Saturday, February 23, 2019

Hamza might be going to work with Mathieu on Lino Welfare. He is more motivated in using Lino in the real world as an application developer than in optimizing the framework as a tool. This became visible in December when I tried to get him to work with Thierry. This experiment failed because I had tried to delegate both the analyst and the programmer part of me, and because of language problems. Our customers don’t agree to formulate their requirements in English. Application developers are actually more expensive than core developers because they must be able to communicate with your customers. So let’s hope that Mathieu and Hamza will fit well together.

While this is very exciting and positive, it leaves a hole in our core development. We need people to monitor our Travis projects, fix standard problems related to Python or Django, help us to measure and increase test coverage.

This morning I saw discussions on django-users like looking for team members as my technical Advisory or Work from home opportunites and so I thought that it is time to write to the django-users group something like this:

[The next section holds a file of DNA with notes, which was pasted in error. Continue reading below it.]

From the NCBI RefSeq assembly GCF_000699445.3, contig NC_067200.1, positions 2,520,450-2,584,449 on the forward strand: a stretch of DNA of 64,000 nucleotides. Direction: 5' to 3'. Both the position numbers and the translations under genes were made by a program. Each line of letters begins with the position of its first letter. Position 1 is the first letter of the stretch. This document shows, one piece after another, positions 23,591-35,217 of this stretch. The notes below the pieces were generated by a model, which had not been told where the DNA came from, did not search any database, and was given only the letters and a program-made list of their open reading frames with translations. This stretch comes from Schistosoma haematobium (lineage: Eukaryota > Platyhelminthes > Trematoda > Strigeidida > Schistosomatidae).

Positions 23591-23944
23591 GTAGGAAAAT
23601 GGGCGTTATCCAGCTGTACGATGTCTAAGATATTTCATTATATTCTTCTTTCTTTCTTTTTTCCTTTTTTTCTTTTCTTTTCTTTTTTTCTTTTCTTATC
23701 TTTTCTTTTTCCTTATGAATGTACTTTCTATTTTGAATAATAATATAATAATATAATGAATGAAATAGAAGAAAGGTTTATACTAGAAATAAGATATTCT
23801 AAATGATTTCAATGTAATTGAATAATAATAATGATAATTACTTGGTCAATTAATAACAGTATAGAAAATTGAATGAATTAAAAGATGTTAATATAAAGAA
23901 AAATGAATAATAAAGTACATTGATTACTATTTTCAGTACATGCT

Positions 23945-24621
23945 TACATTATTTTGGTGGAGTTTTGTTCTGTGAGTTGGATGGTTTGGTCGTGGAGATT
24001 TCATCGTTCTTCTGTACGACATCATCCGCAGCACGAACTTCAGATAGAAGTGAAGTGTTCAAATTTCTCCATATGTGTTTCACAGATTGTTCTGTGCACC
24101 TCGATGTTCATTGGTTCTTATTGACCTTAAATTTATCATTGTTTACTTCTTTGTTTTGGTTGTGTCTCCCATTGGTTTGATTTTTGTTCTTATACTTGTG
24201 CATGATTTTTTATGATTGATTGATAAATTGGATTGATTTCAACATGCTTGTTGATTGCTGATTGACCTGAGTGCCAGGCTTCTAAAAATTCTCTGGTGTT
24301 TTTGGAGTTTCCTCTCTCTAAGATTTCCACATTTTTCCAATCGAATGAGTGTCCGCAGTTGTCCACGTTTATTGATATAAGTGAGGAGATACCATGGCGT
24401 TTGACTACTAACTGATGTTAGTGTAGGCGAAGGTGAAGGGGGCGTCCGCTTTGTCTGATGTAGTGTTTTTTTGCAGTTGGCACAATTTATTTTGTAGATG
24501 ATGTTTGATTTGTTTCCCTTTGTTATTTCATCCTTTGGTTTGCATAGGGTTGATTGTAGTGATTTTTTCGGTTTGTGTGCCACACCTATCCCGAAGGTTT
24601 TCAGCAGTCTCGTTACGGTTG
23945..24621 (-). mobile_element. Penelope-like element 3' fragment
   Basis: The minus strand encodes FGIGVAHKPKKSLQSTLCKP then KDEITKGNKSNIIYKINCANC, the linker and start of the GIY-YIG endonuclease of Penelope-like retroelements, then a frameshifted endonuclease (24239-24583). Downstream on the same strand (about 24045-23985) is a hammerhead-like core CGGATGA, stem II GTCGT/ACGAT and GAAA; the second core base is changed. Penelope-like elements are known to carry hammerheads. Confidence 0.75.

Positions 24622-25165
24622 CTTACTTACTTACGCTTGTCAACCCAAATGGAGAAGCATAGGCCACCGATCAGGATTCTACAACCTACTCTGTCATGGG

Call for volunteer helpers to join our team.

The Lino framework replaces the Django admin by an alternative front end and adds some features that we consider important for us, but not feasible in “normal” Django. We use Python classes instead of templates for defining screen layouts, we use our own permission and authentication system, we use “intelligent demo data”, field injection, choice lists and other things. It’s not easy to understand why we do this.

Lino is currently developed and maintained by a distributed team of three full-time developers, paid by a small community of fascinated customers.

We need help with monitoring our projects on GitHub and Travis, fix standard problems related to Python or Django, help us to measure and increase test coverage.

The Lino framework is composed of a dozen of repositories and We need at least one more full-time developer having experience in Django and open source tools. We collaborate rather like a family than using industry standard. We expect each paid member to do their best. We don’t ask more. We don’t want obedient service providers who execute what the boss demands without asking why. We don’t want perfect people

We value mistakes and want to learn from them instead of hiding them away.

The Django users

In the Developer Guide I replaced many occurrences of the words “user interface” by the words “front end”.